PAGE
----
Their first priority must be to counter-attack in neoliberalism’s war on public goods and services. Reimposing regulatory constraints on a private sector that is out of control is an impossible task. That horse has well and truly bolted. However, neoliberals love to extol the virtue of competition in the economy. So why not give them some real competition?

This is where Greens should enter the policy debates. They should can mount a political campaign explaining that there is no competing mechanism in the neoliberal quiver to challenge the social destructiveness and economic vandalising that neoliberalism’s privatising and deregulating have unleashed. They need to explain that the only achievement of neoliberal policies has been to oversee capital roaring up the system, not trickling down.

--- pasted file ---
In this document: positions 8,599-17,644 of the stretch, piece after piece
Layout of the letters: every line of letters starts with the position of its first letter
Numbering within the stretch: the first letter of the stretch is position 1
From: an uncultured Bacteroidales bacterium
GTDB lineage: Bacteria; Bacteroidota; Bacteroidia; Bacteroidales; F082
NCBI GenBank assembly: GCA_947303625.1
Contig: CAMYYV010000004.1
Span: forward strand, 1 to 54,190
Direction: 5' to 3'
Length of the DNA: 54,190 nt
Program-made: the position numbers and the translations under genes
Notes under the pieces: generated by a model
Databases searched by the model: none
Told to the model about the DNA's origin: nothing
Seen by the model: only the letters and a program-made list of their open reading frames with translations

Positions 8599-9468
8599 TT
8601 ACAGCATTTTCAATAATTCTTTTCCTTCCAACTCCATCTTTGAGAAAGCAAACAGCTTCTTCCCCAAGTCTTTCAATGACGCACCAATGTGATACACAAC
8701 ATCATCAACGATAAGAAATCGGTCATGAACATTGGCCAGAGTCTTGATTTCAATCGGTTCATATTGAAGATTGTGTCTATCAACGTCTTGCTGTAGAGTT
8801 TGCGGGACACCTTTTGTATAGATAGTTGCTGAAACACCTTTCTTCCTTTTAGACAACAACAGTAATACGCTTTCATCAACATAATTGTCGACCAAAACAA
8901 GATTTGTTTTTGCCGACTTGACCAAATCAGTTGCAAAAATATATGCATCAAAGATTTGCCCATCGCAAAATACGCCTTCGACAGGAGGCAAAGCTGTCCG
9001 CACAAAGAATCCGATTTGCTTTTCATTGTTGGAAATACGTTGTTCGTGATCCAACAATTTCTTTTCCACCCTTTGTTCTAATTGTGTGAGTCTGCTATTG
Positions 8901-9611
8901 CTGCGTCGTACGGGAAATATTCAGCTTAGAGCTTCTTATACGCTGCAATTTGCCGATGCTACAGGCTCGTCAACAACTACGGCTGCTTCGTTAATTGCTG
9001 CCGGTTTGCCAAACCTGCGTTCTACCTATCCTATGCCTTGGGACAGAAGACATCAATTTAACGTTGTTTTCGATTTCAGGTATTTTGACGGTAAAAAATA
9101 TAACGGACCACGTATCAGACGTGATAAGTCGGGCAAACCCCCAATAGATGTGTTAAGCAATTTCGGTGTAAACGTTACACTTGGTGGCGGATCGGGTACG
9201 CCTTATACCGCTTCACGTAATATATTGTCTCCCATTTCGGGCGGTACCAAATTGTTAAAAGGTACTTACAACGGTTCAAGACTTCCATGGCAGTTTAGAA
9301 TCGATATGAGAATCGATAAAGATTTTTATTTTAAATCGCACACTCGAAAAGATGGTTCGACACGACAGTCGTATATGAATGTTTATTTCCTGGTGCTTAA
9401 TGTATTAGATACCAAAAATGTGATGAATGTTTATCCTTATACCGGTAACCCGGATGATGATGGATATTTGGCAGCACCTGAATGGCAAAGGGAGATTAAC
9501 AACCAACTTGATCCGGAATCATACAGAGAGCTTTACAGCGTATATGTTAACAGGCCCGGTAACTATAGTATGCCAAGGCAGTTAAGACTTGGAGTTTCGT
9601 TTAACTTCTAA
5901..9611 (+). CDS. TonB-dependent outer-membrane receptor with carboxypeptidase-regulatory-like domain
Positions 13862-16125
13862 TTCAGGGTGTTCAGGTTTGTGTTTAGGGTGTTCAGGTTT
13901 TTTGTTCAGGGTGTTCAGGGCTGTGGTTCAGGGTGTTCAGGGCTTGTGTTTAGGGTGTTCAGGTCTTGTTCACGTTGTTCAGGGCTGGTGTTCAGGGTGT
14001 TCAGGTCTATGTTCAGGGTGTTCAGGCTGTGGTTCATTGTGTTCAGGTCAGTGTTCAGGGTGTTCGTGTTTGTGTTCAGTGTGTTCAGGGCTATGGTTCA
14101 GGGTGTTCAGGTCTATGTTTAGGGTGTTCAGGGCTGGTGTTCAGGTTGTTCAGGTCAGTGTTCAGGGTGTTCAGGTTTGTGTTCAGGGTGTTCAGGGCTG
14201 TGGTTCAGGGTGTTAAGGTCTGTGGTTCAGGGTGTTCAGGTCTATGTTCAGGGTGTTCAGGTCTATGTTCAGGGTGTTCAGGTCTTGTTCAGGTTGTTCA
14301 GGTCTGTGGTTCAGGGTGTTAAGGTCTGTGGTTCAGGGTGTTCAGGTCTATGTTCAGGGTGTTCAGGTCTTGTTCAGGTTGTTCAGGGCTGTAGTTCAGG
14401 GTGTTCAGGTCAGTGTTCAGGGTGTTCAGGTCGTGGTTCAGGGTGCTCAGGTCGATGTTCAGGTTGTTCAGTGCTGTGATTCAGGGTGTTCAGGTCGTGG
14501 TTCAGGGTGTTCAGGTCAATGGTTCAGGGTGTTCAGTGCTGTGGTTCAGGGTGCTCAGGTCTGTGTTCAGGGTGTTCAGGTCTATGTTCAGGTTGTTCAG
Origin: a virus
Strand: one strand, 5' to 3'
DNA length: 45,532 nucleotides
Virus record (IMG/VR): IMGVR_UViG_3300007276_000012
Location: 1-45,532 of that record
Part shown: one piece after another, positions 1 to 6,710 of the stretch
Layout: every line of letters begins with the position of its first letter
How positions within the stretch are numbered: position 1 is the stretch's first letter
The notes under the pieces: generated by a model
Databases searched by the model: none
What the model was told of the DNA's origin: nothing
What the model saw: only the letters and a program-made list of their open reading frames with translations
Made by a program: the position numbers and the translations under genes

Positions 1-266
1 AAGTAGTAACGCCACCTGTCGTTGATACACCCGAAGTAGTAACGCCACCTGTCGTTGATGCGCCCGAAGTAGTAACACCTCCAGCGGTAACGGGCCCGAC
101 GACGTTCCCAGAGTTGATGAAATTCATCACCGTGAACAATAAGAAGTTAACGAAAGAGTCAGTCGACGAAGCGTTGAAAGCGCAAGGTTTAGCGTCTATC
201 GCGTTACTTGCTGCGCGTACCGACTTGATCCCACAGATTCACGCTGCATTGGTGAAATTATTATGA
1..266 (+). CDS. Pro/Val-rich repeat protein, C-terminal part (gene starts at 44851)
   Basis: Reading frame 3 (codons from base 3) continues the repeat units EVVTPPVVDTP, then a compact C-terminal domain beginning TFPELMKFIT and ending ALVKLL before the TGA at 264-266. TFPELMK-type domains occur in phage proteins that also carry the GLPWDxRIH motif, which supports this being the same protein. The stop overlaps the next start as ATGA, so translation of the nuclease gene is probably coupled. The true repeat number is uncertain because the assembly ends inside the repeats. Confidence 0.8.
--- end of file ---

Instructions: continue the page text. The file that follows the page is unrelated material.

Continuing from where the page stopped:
This should be the prelude for advocating a policy of strategically targeted public competition into the so-called “free market.”

The first item on the post-neoliberal policy agenda should be the setting up of a publicly owned bank, to provide genuine competition in the banking industry. Of course the neoliberal beneficiaries of the current banking order will scream like stuck pigs about the unfairness of a publicly owned competitor in their midst, insisting that only they be allowed to compete on that most sacred of neoliberal cows – the fabled level playing field.

Anyway, why must a publicly owned bank be seen as unfairly tilting the economic arena? Its establishment would simply provide more competition to bring the banking field back to an even keel, while returning profits to the community either though cheaper, more consumer-respectful services, and/or profits being invested in public goods (for example, better schools, railways, medical services).